Capstone Title

Hypoxia in the Northern Gulf of Mexico: A Literature Review of Causes, Impacts, and Management of Nutrient Loading in the Mississippi River-Atchafalaya River Basin (MARB) Watershed

Defense Date


Document Type


Degree Name

M.S. Coastal Zone Management

First Advisor

Donald McCorquodale

Second Advisor

Curtis Burney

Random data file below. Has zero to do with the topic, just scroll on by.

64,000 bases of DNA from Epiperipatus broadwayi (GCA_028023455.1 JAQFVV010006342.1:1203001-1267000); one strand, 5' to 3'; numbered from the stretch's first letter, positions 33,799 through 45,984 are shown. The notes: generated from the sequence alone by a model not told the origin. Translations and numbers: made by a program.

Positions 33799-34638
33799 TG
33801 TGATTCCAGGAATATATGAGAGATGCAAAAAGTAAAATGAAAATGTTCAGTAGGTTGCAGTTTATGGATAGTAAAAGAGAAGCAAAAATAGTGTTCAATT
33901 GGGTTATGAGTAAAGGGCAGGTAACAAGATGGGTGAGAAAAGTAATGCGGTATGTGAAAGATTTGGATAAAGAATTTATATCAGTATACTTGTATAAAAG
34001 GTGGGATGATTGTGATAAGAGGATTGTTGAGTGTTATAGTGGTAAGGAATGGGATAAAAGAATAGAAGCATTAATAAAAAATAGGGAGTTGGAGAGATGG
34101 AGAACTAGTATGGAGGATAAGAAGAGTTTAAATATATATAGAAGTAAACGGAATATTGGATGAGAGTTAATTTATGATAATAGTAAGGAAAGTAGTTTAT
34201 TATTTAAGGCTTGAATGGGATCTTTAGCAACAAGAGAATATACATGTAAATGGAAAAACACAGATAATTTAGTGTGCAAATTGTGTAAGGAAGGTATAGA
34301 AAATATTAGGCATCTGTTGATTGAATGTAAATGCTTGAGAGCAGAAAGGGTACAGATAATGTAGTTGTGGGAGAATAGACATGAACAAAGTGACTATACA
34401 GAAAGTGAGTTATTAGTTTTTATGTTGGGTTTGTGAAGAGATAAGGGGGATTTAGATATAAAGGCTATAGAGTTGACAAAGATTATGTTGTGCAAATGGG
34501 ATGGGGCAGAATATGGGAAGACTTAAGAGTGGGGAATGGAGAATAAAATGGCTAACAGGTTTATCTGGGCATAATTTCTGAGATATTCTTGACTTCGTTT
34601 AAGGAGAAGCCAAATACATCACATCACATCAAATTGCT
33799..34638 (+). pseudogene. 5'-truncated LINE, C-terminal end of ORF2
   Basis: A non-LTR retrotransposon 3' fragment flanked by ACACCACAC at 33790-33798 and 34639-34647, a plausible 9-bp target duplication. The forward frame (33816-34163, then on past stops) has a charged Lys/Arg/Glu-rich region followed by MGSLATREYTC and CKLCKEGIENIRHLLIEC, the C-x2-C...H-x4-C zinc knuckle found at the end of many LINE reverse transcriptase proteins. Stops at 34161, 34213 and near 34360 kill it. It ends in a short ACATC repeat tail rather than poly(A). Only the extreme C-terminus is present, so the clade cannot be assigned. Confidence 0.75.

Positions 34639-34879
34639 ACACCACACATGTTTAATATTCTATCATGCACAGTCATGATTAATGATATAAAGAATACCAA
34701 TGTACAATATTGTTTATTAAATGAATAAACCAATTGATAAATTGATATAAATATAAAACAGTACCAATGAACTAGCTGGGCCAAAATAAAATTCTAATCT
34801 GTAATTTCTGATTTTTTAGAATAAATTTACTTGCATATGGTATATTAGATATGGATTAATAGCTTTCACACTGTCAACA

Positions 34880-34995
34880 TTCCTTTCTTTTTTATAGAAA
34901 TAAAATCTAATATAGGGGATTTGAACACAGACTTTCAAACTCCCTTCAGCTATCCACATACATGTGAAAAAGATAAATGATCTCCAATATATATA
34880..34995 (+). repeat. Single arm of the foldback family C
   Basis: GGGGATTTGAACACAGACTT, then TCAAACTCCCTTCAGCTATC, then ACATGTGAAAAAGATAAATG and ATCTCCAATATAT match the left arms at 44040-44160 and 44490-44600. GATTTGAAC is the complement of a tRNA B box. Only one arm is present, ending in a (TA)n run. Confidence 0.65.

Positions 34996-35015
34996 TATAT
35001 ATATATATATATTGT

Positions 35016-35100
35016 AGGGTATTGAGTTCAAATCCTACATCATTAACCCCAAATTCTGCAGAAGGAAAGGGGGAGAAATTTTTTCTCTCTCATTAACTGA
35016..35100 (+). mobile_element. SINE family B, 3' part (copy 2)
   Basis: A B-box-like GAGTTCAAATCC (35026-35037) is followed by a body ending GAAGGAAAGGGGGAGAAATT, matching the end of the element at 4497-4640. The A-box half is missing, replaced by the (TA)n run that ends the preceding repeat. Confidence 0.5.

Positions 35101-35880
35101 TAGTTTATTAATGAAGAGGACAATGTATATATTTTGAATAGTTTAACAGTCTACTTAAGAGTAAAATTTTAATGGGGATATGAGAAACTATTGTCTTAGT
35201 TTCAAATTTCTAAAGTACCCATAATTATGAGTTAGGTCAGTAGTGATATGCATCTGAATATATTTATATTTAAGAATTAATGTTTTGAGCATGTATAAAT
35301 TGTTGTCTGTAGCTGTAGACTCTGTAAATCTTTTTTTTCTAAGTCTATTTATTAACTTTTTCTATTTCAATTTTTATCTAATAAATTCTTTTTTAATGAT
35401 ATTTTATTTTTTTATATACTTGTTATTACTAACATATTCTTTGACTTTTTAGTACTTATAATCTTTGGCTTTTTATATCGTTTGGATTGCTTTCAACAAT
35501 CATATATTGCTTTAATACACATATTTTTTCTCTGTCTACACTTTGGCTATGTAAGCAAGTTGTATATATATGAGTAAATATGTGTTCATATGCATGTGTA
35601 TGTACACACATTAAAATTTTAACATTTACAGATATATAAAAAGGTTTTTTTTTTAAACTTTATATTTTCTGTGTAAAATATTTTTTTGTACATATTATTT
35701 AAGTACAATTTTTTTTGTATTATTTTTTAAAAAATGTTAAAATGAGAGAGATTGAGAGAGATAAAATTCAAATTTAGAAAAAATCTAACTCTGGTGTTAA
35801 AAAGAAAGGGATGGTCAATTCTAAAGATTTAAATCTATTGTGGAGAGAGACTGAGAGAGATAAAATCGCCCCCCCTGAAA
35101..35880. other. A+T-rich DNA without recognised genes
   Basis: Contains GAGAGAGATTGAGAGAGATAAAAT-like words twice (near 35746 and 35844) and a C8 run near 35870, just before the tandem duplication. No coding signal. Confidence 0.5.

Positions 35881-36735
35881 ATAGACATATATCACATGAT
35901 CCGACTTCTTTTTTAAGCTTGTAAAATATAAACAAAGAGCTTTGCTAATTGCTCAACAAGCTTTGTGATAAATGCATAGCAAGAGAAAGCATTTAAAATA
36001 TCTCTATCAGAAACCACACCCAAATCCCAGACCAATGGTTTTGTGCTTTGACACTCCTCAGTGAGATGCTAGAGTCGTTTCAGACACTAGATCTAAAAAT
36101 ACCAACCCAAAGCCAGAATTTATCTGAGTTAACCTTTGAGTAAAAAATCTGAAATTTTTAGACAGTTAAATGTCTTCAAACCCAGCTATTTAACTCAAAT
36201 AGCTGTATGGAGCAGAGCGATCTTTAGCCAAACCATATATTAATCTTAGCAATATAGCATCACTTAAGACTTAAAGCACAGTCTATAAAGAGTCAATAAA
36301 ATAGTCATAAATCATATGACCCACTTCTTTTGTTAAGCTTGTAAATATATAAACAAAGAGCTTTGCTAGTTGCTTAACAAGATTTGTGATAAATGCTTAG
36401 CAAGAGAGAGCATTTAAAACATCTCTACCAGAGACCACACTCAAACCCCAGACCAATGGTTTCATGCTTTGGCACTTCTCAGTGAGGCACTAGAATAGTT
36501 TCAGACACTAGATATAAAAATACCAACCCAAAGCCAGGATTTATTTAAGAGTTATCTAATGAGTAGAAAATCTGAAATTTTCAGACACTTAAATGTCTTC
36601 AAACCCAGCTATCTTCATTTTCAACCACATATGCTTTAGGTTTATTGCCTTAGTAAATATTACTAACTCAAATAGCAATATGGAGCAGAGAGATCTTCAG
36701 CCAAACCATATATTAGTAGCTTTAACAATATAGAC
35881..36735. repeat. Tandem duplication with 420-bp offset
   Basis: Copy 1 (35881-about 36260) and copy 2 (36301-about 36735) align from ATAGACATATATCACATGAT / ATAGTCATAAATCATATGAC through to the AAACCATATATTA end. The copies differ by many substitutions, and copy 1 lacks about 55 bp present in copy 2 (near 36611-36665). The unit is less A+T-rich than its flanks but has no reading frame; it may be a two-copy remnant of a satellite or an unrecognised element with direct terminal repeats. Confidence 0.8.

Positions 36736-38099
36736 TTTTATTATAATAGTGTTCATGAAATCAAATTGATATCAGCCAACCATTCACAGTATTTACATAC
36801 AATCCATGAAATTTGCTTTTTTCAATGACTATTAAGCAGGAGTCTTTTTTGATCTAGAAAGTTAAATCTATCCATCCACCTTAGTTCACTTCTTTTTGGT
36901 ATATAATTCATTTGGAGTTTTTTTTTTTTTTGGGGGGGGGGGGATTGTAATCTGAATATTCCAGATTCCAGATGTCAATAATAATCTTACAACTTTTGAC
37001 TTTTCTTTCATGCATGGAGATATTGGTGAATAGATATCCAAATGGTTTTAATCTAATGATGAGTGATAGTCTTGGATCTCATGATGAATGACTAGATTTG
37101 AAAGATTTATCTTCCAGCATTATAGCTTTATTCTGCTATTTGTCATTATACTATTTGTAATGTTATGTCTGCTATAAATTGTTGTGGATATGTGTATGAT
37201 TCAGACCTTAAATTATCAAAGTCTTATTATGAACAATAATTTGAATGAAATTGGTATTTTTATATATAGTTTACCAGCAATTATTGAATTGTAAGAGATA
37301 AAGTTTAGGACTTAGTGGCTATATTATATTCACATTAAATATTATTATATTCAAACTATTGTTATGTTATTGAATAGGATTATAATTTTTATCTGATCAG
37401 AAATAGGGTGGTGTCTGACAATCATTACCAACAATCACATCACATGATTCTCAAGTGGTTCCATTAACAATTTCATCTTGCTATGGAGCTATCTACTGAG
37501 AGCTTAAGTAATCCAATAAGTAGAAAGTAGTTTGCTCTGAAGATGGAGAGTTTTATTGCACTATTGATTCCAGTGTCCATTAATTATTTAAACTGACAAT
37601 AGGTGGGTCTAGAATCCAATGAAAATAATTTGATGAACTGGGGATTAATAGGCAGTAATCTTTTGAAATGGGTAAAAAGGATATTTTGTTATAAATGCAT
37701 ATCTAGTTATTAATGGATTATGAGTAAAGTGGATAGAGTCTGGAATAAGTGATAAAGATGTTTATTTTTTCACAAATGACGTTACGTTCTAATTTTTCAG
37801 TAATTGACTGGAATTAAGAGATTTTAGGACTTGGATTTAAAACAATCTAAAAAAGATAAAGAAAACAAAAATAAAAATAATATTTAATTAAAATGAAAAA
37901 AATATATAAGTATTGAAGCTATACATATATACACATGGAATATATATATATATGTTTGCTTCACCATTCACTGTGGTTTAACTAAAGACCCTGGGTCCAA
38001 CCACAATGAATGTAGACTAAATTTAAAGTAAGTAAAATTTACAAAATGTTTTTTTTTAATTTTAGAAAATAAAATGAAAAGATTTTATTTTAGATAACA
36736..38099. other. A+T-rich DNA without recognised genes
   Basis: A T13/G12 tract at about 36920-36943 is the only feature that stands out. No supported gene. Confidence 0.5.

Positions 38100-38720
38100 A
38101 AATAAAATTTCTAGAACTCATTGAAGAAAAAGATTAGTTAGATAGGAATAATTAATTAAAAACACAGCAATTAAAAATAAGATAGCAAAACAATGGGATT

During recent decades, coastal waters of North American have been polluted by river-borne nutrients. Coastal eutrophication is often caused by this pollution and results in increases in occurrence of harmful algal bloom, fish kills, and hypoxic zones. Due to the anthropogenic activities associated with the Mississippi River/Atchafalaya River basin region, it is necessary to better understand and implement proper management practices to reduce environmental impacts. The high level of nutrient influx into watersheds is increasing with expansion in population size and activities. Nutrient enrichment, or eutrophication, is an environmental consequence of both natural and anthropogenic activities. Human-induced hypoxia is often correlated with eutrophication occurring alongside watersheds with agricultural activities or large populations. Eutrophication, primarily from nitrogen and phosphorus, is greatly increased in areas of heavy agribusiness, such as the Mississippi River basin and Atchafalaya River basin. The Mississippi River physically and biologically dominates the continental shelf of the northern Gulf. The annual hypoxic zone in the northern Gulf of Mexico is a well-documented recurring economic and ecological threat. Significant research has connected nutrient loading in the contributing rivers to the hypoxic zone in the Gulf of Mexico.

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